Sunday, February 2, 2014

Poem: Mustang Sally

Mustang Sally

Call her a red haired Jewish soul eyed brick wall Los Angeles blues belter wide stance evil eye coffee espresso stare melt you into the sidewalk.

You needn’t say more unless you feel like it.

Big Irish lug nut sits on the ride cymbal, too lost in his two four fills to hear the singer, nothing more than a shoulder blade on his middle tom.

Still, two days later he draws the picture in full fashion: shafts of sun piping the next door brickpile; longneck Buds, a shower of smoke, guitar case coffins; stage stack of Clapton drivers, one China rip and roll sax.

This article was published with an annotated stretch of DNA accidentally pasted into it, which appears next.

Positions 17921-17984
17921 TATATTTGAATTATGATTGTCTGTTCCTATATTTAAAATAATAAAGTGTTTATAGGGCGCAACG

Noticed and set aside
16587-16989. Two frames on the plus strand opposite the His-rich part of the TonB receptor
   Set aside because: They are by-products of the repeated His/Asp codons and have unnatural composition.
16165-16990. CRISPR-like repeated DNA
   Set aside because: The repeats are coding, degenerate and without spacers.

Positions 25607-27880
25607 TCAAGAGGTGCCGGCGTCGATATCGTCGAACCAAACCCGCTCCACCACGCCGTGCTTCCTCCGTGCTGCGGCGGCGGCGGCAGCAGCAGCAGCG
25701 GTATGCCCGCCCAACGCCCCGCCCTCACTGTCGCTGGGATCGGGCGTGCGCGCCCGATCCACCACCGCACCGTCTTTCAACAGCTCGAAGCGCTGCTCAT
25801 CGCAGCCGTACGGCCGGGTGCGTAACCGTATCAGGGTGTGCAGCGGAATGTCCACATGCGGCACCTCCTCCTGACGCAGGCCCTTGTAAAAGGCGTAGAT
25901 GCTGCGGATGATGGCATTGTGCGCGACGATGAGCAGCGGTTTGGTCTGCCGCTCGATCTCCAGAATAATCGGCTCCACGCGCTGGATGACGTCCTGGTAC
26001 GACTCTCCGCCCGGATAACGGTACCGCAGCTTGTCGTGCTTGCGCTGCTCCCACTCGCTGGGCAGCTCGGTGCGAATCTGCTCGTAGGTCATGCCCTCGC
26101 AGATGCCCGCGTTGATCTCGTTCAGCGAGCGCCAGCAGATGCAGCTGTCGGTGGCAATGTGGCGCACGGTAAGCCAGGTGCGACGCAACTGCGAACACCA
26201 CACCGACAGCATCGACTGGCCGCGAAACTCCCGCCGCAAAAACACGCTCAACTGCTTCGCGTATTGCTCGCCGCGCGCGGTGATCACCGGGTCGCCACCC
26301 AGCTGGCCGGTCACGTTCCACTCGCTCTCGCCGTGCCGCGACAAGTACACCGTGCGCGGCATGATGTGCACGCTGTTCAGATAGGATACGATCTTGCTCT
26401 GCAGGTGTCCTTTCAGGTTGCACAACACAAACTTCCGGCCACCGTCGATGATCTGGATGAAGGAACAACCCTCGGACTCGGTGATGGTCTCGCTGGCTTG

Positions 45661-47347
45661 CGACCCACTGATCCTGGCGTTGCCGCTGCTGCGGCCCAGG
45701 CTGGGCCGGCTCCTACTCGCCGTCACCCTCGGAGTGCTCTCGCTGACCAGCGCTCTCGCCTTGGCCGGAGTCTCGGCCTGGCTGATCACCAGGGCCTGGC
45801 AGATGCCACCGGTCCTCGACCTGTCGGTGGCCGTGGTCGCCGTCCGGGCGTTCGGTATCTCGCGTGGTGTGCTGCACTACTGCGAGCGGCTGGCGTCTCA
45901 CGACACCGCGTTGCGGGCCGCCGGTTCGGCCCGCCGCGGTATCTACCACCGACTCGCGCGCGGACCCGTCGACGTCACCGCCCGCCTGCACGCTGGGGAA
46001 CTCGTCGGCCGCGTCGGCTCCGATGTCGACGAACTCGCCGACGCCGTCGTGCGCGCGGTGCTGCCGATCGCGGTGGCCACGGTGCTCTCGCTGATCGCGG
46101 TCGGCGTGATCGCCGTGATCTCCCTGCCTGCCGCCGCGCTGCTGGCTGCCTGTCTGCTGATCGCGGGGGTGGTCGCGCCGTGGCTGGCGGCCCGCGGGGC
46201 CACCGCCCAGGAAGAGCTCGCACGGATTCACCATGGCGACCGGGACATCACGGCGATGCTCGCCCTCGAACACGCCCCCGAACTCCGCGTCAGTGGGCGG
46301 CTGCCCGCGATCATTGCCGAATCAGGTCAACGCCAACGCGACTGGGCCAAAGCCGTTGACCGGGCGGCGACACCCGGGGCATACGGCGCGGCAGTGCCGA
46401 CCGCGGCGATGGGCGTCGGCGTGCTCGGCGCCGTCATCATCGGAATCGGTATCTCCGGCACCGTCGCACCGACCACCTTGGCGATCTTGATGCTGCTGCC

Mustang Sally holds up a strong pale hand, cantering the tempo. The band stays rutstuck lagging, but not me, me and my high hat frills. I follow her fingers all the way down with the cue of my sticks: twelve bars, twelve bars and home.

First published in Eureka Literary Magazine
(Eureka, Illinois)

 From the collection Great Showtunes of the American Stage   

Photo: the author on the drums

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